Send to

Choose Destination
N Z Med J. 1995 Jun 14;108(1001):218-22.

Public health policy on bed sharing and smoking in the sudden infant death syndrome.

Author information

University of Auckland School of Medicine.



Further develop New Zealand public health policy on infant bed sharing by quantifying the number of sudden infant death syndrome (SIDS) cases attributable to bed sharing among infants of smoking and nonsmoking mothers.


A large nation-wide case control study covering a region with 78% of all births in New Zealand during 1987-90. Interviews were completed with parents of 393 (81.0% of total) cases who died from the sudden infant death syndrome in the postneonatal age group, and 1592 (88.4% of total) controls who were a representative sample of all hospital births in the study region.


The proportion of control infants who usually bed shared in the last 2 weeks was 65.7% in Maori, 73.7% in Pacific Island people and 35.5% in Europeans (44.5% in all ethnic groups combined, and half of these for less than 2 hours per night). There was an interaction between maternal smoking and infant bed sharing on the risk of sudden infant death separately in Maori, Pacific Island and European infants with the risk being highest in infants exposed to both risk factors. 26% of SIDS deaths were explained by bed sharing among infants of smoking mothers (who comprised 16% of the total infant population) and 3% by bed sharing among infants of non-smoking mothers (28% of total infant population).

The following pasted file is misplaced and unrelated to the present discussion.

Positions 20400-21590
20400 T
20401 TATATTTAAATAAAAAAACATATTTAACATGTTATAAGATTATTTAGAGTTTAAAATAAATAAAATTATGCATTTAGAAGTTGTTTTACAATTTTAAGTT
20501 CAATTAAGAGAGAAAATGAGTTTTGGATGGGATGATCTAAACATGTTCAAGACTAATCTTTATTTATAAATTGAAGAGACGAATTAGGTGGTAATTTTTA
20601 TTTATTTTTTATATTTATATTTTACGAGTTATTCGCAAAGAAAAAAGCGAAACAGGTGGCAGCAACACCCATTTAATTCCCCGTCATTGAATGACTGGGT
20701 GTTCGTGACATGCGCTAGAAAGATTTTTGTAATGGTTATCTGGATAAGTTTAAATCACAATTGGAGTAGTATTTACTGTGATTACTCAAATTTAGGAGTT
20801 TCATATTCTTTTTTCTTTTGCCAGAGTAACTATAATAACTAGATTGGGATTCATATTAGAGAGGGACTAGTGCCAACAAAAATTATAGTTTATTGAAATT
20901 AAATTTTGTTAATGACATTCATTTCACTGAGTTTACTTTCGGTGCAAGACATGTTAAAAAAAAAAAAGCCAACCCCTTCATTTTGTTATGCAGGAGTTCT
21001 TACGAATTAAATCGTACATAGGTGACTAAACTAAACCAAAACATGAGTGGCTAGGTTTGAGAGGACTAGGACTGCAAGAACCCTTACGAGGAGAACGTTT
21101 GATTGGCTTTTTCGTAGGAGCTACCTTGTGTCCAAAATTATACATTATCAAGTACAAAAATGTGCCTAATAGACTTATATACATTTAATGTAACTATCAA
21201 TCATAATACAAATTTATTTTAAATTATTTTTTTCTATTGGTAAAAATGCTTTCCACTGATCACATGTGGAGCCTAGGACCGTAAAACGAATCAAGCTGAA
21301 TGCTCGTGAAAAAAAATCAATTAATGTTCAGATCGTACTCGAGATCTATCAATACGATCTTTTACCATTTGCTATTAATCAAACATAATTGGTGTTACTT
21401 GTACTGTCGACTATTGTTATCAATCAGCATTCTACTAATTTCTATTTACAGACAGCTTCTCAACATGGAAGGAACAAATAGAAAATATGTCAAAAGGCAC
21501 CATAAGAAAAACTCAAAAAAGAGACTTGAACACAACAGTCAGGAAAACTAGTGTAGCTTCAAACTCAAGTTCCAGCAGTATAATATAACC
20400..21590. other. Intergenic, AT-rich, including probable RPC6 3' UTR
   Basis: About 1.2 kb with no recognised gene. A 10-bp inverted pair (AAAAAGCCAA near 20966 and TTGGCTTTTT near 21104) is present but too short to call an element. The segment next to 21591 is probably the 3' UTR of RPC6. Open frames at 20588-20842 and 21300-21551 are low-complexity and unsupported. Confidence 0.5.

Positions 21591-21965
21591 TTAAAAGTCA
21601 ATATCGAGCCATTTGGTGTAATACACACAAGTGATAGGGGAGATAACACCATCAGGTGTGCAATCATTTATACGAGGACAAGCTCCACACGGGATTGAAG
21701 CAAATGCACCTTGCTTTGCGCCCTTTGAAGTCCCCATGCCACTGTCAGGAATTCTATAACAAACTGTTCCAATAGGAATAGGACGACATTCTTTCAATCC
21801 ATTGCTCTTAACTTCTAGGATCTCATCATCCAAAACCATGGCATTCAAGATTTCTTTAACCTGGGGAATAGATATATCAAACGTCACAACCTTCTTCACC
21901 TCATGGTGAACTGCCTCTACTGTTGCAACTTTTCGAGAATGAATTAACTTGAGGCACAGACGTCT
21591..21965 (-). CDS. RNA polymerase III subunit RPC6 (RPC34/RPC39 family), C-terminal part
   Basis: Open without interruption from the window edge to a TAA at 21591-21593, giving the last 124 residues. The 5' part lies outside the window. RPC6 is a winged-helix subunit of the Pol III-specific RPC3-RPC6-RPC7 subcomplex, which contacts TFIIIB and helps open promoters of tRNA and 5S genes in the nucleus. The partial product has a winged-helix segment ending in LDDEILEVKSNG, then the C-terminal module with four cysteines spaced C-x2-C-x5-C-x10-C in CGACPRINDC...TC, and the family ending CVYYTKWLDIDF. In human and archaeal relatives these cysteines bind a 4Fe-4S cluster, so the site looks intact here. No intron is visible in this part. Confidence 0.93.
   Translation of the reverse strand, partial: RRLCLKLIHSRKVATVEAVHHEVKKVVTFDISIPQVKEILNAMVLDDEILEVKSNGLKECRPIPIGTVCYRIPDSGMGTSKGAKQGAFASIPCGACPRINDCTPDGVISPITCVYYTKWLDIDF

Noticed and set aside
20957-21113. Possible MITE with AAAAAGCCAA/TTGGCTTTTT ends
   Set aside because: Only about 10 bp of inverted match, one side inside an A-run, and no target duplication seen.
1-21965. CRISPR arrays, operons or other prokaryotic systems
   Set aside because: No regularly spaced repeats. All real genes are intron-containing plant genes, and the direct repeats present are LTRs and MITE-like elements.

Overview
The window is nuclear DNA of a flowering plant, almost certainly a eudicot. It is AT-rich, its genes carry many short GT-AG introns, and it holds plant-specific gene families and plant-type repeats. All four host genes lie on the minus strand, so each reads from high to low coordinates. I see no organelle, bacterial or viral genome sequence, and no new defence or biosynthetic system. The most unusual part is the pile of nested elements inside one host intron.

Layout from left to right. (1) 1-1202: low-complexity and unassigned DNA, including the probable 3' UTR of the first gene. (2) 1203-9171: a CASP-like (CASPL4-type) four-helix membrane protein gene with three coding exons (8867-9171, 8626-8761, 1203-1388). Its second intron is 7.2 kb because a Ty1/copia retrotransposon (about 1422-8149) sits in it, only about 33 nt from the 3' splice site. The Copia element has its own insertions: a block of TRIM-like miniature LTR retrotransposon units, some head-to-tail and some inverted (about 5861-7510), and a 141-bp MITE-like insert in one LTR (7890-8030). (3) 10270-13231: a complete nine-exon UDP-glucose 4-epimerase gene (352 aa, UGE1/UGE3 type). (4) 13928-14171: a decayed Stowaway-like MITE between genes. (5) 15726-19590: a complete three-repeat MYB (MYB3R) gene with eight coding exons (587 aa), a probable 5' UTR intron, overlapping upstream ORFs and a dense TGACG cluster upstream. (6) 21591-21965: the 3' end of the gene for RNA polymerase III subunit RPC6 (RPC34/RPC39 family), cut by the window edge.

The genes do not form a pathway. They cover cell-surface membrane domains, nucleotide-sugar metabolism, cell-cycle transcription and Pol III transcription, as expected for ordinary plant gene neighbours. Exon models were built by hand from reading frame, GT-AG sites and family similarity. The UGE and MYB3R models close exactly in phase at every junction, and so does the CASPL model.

Infant bed sharing is common. The majority of SIDS deaths that are attributed to be sharing occur among infants of smoking mothers. A policy which advises all infants not to bed share is estimated to potentially save an extra 3% of SIDS compared to a policy targeted only on infants of smoking mothers. If public attitudes are favorable to bed sharing, there could be a marginal cost (against its acceptance) by including infants of non-smoking mothers in the recommendation not to bed share. These findings should not be interpreted as indicating that bed sharing where the mother is a nonsmoker is safe or protective against SIDS.

Comment in

[Indexed for MEDLINE]

Supplemental Content

Loading ...
Support Center